For a small book, Yoko Ono’s new collection of instructions, “Acorn” (O/R Books: 216 pp., $16 paper), has been in the works for a long time: almost half a century.

“It’s been nearly 50 years since my book of conceptual instructions, ‘Grapefruit,’ was first published,” the 80-year-old avant-garde icon writes in a brief introduction to the project. “Some years ago, I picked up from where I left off, and wrote ‘Acorn’ for a website event. Now it’s being published in book form. I’m riding a time machine that’s going back to the old ways!”

“Grapefruit” remains among the unsung artworks of the 1960s, an encapsulation of Ono’s aesthetic in the form of aphorisms. Originally released in 1964, it predates her relationship with John Lennon, suggesting just how much the former Beatle learned from her: a sense of openness, of the universe as inherently creative, even positive, if only we imagine it as such.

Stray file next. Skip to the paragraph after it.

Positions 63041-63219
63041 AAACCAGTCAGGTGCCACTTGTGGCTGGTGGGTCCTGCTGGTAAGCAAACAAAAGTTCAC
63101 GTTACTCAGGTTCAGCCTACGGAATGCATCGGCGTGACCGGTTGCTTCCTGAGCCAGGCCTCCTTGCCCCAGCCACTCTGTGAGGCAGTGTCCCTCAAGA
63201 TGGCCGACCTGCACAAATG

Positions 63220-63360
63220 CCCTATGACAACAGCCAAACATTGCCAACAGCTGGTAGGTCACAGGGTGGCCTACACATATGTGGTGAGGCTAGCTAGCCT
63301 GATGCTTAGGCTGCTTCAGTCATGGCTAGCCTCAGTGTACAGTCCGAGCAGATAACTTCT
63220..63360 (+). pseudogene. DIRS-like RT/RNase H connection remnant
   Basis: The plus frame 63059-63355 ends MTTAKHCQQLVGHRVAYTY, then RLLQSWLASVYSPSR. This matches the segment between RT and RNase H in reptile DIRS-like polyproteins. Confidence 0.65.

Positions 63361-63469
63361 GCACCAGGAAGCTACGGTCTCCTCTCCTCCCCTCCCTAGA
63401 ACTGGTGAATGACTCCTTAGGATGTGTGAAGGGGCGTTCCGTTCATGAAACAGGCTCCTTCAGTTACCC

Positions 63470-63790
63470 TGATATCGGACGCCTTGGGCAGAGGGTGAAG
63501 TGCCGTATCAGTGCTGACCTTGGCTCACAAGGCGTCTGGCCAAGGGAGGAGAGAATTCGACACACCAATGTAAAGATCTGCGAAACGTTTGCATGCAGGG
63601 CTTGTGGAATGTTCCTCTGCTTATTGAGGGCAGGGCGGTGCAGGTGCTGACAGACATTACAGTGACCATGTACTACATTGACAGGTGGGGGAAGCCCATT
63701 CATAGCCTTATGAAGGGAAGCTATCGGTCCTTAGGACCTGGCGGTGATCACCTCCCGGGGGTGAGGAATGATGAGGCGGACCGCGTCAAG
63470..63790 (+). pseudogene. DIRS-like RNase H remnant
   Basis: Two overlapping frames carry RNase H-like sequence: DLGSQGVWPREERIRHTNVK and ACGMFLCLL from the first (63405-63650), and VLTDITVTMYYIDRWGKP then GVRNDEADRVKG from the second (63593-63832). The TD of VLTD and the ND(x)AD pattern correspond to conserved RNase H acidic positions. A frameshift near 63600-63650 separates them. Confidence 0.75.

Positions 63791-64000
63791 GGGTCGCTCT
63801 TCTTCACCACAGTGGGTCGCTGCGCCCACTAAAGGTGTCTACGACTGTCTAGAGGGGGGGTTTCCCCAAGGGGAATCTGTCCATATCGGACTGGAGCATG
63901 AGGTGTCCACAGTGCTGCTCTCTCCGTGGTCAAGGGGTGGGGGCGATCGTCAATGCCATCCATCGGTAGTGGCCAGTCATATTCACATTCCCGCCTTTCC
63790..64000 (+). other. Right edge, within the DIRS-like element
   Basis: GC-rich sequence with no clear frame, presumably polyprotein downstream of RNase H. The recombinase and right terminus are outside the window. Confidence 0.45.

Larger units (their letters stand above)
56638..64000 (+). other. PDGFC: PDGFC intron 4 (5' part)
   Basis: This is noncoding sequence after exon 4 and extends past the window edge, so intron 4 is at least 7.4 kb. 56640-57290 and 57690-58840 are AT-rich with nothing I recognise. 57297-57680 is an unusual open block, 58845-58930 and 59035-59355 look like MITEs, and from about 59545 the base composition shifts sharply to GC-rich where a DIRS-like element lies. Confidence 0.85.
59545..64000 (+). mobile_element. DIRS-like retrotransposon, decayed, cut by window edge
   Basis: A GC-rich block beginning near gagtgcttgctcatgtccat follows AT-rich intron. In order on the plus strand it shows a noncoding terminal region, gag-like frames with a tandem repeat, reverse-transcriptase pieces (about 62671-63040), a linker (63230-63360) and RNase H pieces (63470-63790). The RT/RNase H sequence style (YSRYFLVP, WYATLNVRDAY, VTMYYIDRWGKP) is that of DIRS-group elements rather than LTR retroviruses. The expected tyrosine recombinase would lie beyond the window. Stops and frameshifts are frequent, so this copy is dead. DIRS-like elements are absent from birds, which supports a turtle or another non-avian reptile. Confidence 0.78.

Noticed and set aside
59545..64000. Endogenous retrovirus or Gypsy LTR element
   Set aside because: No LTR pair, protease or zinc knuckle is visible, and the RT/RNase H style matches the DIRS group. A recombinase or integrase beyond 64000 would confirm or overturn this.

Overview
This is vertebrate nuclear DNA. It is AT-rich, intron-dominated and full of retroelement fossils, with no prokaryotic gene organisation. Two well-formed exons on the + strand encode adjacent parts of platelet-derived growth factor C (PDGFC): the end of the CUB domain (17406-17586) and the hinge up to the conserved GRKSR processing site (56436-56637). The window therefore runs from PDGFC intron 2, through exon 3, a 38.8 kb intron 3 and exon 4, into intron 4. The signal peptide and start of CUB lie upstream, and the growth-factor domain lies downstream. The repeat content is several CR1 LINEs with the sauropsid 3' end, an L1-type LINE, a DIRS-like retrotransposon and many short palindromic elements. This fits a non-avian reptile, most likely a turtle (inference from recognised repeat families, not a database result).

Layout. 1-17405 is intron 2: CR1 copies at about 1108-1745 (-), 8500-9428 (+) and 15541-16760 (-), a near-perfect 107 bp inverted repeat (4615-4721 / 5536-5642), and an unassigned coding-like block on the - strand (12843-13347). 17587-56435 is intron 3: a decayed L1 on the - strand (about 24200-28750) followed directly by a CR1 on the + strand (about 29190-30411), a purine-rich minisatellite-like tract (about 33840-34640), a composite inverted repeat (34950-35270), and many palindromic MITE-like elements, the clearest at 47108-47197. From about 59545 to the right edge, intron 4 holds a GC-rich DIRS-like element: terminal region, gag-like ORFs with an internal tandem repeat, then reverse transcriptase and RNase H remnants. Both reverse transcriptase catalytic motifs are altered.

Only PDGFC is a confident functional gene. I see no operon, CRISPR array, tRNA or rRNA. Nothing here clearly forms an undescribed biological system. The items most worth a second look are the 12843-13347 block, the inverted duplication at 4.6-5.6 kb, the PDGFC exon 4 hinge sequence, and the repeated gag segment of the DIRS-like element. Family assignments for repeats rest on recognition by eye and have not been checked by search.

“Nature itself is very positive,” Ono insists on a recent weekday morning by phone from her New York office. “When things are not positive, they die.”

Read the full review on the Los Angeles Times.

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